Daily Unsweetened Coffee Consumption Linked to Weight Loss: A Recent Study

A recent study has highlighted that adding an extra cup of coffee to your daily routine may lead to a slight reduction in weight over a span of four years. The consumption of an additional cup of unsweetened coffee was associated with a quarter-pound (0.12 kilograms) decrease in weight over this period. It appears that consuming coffee with creamy or dairy-free coffee whitener does not affect weight, but just a single teaspoon of sugar leads to weight gain, according to the Daily Mail.

It is believed that increasing overall fluid intake can induce a feeling of fullness, potentially resulting in the consumption of fewer calories throughout the day.

The changes were particularly significant among young individuals and those struggling with overweight or obesity, as 42% of American adults and 20% of children suffer from excessive obesity.

Researchers from the Harvard Medical School in Boston, Massachusetts utilized data from three extensive previous studies where participants answered questionnaires regarding their food and beverage intake throughout the day, alongside recording their weights. These studies were conducted between 1986 and 2015.

The researchers compared coffee consumption habits among participants and changes in their weight over four-year increments. They looked into both caffeinated and decaffeinated coffee consumption, and considered whether individuals added sugar, non-caloric sweeteners, or cream to their beverages. They found that an additional cup of unsweetened coffee daily was associated with a 0.26-pound or 0.12-kilogram decrease in weight over four years. However, if participants increased their daily sugar intake by just a teaspoon, they gained 0.20 pounds during the same period.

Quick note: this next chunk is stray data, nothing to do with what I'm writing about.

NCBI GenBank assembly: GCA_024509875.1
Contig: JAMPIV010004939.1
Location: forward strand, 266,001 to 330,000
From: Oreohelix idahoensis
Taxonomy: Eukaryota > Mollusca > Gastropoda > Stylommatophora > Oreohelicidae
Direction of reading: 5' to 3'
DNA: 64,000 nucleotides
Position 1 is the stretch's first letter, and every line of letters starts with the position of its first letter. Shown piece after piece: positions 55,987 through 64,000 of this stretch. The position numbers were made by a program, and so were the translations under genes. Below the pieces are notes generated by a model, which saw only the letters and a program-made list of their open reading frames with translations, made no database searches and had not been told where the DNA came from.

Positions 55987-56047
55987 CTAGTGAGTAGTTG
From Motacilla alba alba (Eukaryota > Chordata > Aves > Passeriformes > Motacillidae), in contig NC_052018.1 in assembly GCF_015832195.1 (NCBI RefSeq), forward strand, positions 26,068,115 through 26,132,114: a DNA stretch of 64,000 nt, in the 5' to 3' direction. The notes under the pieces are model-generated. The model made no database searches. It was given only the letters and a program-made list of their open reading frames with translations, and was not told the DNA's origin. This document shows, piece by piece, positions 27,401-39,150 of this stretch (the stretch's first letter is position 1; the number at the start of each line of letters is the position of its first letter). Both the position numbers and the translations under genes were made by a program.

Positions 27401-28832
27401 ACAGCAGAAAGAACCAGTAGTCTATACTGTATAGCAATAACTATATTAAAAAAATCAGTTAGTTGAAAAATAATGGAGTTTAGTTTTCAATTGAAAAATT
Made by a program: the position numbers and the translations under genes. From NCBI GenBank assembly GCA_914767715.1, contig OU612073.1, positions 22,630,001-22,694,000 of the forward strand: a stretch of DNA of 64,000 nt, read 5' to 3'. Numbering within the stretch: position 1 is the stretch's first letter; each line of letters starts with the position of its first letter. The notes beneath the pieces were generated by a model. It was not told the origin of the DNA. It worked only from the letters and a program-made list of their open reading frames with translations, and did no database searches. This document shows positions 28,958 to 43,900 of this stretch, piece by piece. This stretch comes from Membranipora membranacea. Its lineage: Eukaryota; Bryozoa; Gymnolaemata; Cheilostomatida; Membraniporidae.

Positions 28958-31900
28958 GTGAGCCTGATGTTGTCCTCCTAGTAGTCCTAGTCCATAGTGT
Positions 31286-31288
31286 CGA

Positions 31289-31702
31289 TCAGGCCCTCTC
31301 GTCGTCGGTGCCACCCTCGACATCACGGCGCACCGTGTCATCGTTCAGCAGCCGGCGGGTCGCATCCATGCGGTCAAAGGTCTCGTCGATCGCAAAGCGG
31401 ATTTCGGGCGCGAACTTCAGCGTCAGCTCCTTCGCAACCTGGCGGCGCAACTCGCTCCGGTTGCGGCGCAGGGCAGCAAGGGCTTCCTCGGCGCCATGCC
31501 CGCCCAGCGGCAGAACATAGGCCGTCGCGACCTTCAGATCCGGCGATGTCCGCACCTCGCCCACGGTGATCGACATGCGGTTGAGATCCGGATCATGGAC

The study noted that adding creamy or dairy-free coffee whitener "does not seem to have an effect on weight," while added sugar could negate the weight loss associated with coffee as it can be a source of extra calories. Meanwhile, creamer may contribute to a feeling of fullness, as it contains protein or fat.

The study solely found an association between coffee consumption and weight changes, meaning participants did not necessarily lose or gain weight due to caffeinated beverages.

For instance, individuals who add sugar to their coffee may be more prone to consuming more added sugar in general throughout the day, potentially leading to weight gain. Those who opt for unsweetened coffee may be more conscientious about reducing added sugar in their overall diet. The study was published last week in the American Journal of Clinical Nutrition.

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